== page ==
Structure of poetry & The Star Spangled Banner

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Objective

SWBAT analyze the structure of a poem and create a poem of their own!

Big Idea

Poems are structured just like other texts. How do you want to structure your own?

Cue Set

15 minutes

Today is a 1/2 day before Spring Break, so we are doing a poetry lesson and writing our own poems outside.  The day is a lighter day since scholars are going to be higher energy than usual.  Planning something fun and interactive is ALWAYS a good idea on special days (i.e. last day of school, days before break, etc.) 

During the Cue Set scholars watch a video on "The Star Spangled Banner."  

As we watch the video, we ask ourselves the following questions: 

1. Who wrote "The Star Spangled Banner?"  

2. When did they write it?  

3. Why did they write it? 

The purpose of watching the video is to build background knowledge regarding the song so that it will be easier to determine its structure.  It is easier to determine the structure of something if you have a bit of background regarding the content.   Here is a photo of the Smart Board that I shared with students.  

Teaching Strategy

15 minutes

During the Teaching Strategy we read "Star Spangled Banner" and underline key words that signal structure.  Before we begin to read the text, we popcorn out different types of text structure and different words that signal that structure.  We created a foldable with this information the first time we learned about text structure.  Scholars can quickly review the foldable as we popcorn ideas out.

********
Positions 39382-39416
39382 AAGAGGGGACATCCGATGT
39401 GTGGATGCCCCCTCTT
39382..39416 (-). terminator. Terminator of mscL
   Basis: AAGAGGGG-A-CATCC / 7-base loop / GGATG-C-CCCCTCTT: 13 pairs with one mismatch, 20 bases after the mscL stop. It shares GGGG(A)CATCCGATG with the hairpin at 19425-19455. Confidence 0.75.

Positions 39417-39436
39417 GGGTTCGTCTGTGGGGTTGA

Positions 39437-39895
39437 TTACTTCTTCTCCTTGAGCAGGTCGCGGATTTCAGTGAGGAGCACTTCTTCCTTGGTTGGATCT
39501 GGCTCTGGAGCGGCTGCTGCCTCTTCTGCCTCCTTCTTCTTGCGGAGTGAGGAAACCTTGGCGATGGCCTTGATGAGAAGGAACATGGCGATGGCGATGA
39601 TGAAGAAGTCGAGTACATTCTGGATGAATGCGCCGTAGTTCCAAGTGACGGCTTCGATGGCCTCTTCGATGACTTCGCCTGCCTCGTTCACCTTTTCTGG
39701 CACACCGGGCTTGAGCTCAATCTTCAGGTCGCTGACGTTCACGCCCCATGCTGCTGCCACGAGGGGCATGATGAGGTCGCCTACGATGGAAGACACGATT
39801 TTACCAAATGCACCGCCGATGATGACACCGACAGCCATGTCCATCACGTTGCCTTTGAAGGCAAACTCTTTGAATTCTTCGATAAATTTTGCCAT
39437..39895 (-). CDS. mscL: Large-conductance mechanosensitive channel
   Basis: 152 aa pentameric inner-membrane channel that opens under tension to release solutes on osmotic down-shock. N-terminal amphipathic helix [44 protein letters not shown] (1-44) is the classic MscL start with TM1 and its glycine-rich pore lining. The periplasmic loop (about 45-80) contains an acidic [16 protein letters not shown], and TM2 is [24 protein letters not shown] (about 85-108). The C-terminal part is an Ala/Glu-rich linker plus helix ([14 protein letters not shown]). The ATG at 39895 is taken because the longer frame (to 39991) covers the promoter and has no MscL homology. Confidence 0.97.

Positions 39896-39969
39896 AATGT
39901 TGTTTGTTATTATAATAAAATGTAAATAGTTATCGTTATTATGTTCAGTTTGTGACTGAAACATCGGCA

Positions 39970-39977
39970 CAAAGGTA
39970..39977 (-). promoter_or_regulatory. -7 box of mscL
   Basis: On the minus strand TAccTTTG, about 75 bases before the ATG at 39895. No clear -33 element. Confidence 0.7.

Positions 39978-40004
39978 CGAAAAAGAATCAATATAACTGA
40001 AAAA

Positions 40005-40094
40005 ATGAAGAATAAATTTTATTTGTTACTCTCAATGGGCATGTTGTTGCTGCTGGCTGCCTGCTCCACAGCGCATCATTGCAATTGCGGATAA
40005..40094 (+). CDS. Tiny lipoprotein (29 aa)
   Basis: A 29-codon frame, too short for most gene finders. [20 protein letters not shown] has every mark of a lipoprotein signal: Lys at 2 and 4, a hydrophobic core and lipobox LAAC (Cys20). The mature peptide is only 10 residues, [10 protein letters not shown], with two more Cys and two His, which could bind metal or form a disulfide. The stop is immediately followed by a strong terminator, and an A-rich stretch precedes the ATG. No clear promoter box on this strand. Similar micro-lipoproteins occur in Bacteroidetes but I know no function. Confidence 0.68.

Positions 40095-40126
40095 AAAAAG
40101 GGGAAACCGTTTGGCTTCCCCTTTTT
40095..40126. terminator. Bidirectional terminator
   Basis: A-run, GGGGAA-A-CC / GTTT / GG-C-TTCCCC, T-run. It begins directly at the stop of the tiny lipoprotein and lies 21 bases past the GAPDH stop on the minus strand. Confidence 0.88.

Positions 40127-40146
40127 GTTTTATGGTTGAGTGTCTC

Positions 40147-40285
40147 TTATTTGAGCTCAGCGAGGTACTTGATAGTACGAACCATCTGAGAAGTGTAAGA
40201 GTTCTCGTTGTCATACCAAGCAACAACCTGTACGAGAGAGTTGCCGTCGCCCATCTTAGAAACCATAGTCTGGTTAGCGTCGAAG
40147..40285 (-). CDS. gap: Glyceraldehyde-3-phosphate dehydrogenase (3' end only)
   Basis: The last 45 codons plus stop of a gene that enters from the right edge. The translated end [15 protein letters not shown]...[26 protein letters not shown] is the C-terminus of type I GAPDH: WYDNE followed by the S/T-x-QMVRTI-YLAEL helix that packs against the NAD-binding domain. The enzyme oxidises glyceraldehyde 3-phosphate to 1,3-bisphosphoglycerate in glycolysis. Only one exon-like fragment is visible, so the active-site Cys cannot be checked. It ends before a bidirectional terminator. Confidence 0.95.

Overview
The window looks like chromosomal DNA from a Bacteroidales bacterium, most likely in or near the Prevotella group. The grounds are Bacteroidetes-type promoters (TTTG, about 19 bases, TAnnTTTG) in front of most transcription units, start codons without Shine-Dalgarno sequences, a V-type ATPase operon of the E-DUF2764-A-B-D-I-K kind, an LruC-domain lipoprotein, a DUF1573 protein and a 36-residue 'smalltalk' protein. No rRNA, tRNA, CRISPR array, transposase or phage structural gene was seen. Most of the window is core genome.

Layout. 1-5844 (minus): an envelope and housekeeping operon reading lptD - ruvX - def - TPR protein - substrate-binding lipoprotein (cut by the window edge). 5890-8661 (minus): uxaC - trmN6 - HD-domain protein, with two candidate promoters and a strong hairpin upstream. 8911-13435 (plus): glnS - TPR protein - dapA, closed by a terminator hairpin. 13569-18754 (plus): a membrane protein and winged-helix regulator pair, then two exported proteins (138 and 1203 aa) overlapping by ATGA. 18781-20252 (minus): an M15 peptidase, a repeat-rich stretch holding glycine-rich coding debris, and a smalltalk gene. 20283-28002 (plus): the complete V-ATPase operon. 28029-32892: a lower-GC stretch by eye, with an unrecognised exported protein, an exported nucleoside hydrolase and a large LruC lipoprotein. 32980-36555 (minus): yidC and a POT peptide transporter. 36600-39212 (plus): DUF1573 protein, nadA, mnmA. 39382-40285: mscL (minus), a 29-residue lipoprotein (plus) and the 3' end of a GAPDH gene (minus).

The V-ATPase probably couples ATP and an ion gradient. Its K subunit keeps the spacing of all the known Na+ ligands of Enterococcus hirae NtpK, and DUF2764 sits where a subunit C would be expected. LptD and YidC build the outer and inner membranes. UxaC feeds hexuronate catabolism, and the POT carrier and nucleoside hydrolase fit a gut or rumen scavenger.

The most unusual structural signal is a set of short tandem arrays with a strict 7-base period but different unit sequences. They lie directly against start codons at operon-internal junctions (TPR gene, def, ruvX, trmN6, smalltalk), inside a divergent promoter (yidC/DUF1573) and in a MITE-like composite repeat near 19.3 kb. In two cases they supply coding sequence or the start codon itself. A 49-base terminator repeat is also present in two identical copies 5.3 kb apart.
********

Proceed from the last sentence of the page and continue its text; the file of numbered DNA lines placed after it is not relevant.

Guided Practice

20 minutes

During the Guided Practice scholars get into partnerships and read the poem, "To Daffodils" by Robert Herrick.  As they read, scholars consider the following questions: 

1. What is the overall structure of this poem? 

2. How does this poem compare to "The Star Spangled Banner?"  

During partner reading scholars move to a comfy place in the room, read the poem and discuss the questions.  Since today is a 1/2 day before break we keep the lesson a little light and I don't require that scholars write their responses.  

Independent Practice

40 minutes

During the independent practice, we go outside to write our own poems.  Scholars pick a structure (i.e. description, compare/contrast etc.)  Then, while we are outside, they use what they can see, smell, hear and touch to write their own poem using the text structure they chose.  Here is the Smart Board that accompanies this part of the lesson.  

Once their poems are complete, they share them in groups of four.  This holds them accountable to the work and it gives everyone a fun way to share what they created.